Final Votes Cast in NYC Participatory Budgeting

By Dana Varinsky on April 6, 2014 4:57pm 

 Residents of District 39 voted on participatory budgeting proposals at the Park Slope Armory YMCA on Sunday.
Residents of District 39 voted on participatory budgeting proposals at the Park Slope Armory YMCA on Sunday.
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DNAinfo/Dana Varinsky

PARK SLOPE — Residents of ten City Council districts cast their final votes Sunday to determine how to spend nearly $14 million of the city’s money, as the participatory budgeting voting period came to a close.

Voters in participating districts were able to pick five projects that they want to see funded in their neighborhoods. Proposals included improvements to parks, upgrades for school technology, and the installation of security cameras. Voting began March 30, and culminated Sunday.

“It’s good to be able to have an impact on how business is done and have a voice in budgetary decision making,” said Laura Dalheim, who voted Sunday in the 39th district, which is represented by Brad Lander.

Dalheim said she chose projects that would enhance public safety and improve the environment.

“There are a lot of loud voices so smaller voices need to be heard, too,” she said.

Lander’s district was one of the first to implement participatory budgeting. This year, 13 proposals were on the ballot, including the installation of countdown clocks on bus stations, and the acquisition of an industrial shredder that would process food scraps and leaves at the Gowanus composting center.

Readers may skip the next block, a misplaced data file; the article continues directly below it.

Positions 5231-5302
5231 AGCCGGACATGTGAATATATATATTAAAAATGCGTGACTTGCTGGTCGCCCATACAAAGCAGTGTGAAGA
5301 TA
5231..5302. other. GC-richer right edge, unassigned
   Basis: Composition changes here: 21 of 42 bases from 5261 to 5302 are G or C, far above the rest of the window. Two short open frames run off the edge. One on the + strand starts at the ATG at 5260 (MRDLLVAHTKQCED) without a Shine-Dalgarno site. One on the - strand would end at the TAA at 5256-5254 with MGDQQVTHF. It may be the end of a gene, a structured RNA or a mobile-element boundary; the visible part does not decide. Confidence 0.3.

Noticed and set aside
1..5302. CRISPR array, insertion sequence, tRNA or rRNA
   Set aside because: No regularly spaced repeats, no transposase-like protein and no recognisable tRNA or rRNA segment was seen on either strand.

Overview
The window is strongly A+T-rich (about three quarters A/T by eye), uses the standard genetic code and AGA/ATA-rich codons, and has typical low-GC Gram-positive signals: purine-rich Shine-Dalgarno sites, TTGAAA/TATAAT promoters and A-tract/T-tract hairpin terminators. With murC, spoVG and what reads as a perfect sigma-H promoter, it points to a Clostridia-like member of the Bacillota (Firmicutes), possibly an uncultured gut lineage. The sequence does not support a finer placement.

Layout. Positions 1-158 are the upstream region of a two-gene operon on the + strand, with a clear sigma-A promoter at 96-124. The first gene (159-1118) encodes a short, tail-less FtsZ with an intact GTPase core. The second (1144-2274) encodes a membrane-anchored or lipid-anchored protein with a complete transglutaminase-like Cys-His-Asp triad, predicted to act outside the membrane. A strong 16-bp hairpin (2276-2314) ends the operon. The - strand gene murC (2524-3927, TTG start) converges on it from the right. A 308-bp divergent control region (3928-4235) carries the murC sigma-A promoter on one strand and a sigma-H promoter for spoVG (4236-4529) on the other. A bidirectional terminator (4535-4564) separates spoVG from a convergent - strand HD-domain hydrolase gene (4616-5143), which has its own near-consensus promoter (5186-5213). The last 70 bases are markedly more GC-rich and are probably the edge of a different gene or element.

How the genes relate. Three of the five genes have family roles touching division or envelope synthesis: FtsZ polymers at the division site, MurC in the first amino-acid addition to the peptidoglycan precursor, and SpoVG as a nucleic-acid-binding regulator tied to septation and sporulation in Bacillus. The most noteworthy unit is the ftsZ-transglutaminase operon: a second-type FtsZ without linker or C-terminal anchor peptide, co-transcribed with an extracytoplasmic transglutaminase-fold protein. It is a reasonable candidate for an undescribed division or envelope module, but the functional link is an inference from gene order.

“Even if it’s a small portion of the budget, it’s still a way to get people involved,” said Josh Silverstein, who stood outside the Park Slope Armory YMCA on Sunday, urging people to vote for the bus clocks.

Participatory budgeting allows residents of certain City Council districts to decide how the city’s money will be spent. Each council member has discretionary funding to allocate in his or her district, which pays for salaries and services, as well as physical infrastructure improvements.

For the past three years, council members have chosen whether to allow voters to determine which infrastructure upgrades to fund. This year, residents in ten districts had the ability to propose projects such as improvements to schools, parks, libraries or public housing, and vote on which they thought were most important.

But Susie Hoffman, who voted for the first time in Park Slope on Sunday, said she was dismayed that there wouldn’t be enough money for all of the proposed projects.

“All of these things should be funded,” she said. “Why do we have to choose?”

After the votes are tallied, Council Members will submit their spending priorities, including the five winning projects in each district, to the City Council later this month.

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